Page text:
Attorney General Turns to Tennessee Supreme Court in Appeal of a Black Inmate’s Commuted Death Sentence

FILE – In this Aug. 28, 2019 file photo, Abu-Ali Abdur’Rahman attends a hearing in Nashville, Tenn. A Nashville judge on Friday, Aug. 30 approved an agreement between prosecutors and attorneys for Abu-Ali Abdur’Rahman that converts his death sentence to life in prison. The agreement comes after Abdur’Rahman petitioned to reopen his case, presenting evidence that prosecutors at his trial treated black potential jurors differently from white potential jurors.(AP Photo/Mark Humphrey)

Tennessee’s attorney general wants the state Supreme Court to fast-track his office’s appeal of a black inmate’s commuted death sentence, a case that has gained attention after concerns were raised that racism tainted his jury selection pool and prompted his pending execution to be converted to life in prison.

In a filing this week, Attorney General Herbert Slatery contended that the Supreme Court should take over the case and bypass a lower appeals court because it is “of unusual public importance” after he said a jury’s verdict was “so easily nullified and subverted.”

If the agreement with prosecutors to drop this death sentence ends up standing, Slatery contended that final judgments in other cases would not be safe from being changed merely because the parties and the court agree to do so.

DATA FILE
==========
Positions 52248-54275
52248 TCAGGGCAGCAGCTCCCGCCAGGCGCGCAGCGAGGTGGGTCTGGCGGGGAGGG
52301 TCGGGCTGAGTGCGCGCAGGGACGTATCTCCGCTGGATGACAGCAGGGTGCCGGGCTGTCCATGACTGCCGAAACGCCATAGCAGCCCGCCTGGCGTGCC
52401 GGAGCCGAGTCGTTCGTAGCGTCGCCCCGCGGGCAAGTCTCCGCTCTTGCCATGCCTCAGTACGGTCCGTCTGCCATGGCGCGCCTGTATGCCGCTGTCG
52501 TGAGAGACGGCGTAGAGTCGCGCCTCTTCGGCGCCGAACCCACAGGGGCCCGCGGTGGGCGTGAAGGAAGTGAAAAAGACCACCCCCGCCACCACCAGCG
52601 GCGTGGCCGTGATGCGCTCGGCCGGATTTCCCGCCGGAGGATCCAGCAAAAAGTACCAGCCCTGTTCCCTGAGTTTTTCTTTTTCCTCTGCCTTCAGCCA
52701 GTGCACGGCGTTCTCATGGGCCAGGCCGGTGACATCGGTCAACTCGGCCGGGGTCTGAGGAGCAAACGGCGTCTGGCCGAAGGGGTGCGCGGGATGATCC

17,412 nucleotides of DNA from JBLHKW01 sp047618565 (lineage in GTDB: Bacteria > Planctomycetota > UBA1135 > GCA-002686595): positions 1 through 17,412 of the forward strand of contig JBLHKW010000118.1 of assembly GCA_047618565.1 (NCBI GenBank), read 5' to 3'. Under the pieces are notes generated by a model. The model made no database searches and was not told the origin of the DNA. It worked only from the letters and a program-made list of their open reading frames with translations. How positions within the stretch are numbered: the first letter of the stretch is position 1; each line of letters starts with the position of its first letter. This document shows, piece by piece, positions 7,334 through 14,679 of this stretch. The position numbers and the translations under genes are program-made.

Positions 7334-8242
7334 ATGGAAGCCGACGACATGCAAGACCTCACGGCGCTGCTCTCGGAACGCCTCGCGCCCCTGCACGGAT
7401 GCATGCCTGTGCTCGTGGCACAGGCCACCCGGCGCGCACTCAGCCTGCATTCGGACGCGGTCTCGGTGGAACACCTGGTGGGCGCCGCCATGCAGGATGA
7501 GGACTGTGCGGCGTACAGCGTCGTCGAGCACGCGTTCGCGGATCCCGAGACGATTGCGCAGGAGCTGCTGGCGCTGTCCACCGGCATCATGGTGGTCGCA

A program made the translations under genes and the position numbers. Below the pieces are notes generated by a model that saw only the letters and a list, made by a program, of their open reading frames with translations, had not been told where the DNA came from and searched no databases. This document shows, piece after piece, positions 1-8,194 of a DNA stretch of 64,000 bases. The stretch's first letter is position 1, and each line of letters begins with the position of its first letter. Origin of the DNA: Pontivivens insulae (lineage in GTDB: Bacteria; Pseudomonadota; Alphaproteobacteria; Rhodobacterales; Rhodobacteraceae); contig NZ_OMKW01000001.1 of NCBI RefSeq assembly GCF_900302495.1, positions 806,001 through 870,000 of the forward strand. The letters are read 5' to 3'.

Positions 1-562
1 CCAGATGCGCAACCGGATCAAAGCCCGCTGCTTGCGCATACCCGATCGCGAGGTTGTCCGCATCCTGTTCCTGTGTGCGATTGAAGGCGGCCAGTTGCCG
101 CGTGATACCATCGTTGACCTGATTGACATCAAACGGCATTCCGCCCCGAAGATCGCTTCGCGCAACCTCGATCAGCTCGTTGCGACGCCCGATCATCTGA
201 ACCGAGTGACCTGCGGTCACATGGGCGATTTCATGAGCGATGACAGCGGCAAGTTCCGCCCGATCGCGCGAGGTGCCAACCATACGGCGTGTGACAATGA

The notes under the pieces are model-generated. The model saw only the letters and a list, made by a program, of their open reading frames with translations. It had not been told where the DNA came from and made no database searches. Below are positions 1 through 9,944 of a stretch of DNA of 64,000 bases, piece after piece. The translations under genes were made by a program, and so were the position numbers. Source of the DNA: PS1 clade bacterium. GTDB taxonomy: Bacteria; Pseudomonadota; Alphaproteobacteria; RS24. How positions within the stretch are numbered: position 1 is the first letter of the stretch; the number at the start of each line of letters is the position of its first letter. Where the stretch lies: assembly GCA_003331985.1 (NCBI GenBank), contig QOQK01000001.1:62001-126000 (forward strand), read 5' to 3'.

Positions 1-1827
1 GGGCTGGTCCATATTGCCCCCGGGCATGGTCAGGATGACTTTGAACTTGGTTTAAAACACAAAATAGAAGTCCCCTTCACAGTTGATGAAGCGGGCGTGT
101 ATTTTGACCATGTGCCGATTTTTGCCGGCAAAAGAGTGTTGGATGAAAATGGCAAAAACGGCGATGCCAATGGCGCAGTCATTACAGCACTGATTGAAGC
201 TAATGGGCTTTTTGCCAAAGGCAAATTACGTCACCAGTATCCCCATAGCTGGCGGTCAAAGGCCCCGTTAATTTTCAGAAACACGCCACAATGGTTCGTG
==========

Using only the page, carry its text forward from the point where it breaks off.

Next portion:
“In the absence of guidance from this Court, the practice of modifying final judgments threatens to undermine the public’s trust in the integrity of the criminal justice system,” Slatery wrote to the high court Wednesday.

Slatery filed his original appeal last week, arguing that the recent decision of a Davidson County judge to reduce inmate Abu-Ali Abdur’Rahman’s (ah-BOO’-ah-LEE’) (AHB’-dur-RAK’-mahn) death sentence circumvented certain legal procedures.

The same day, he asked the state’s high court to set nine more execution dates, a move that would continue the quick pace that placed Tennessee second to only Texas in carrying out death sentences last year. Texas had 13 executions; Tennessee had three.

Abdur’Rahman was within eight months of his scheduled execution in April when he signed an agreement with prosecutors on Aug. 28 to change his sentence. Under the order, Abdur’Rahman was to remain on death row for 30 days before the order would become final before being reclassified and moved.

The agreement came after Abdur’Rahman, who is black, petitioned to reopen his case. He presented evidence that prosecutors at his trial treated black potential jurors differently from white potential jurors.

Kelley Henry, an assistant federal public defender on Abdur’Rahman’s legal team, responded Friday by saying it’s “unfortunate that the appointed Attorney General is attempting to usurp the power and discretion that belongs solely to the elected district attorney general.”

Tennessee’s attorney general is appointed by the state Supreme Court. The district attorneys general are elected.

Slatery wrote that the Abdur’Rahman decision also has implications for the separation of powers, saying the governor has sole authority under the Tennessee Constitution to grant reprieves and pardons.

Abdur’Rahman was sentenced to die in 1987 for the murder of Patrick Daniels, who was stabbed to death. Norma Jean Norman was also stabbed but survived. The stabbing took place in Norman’s house while her two young daughters, Katrina and Shawanna, huddled in a back bedroom.

Tennessee has executed five people since August 2018, including three by electrocution — an option for inmates convicted of crimes before January 1999. However, the state also has the option of using the electric chair should it not have access to lethal injection chemicals.

Two more executions are scheduled for the coming months.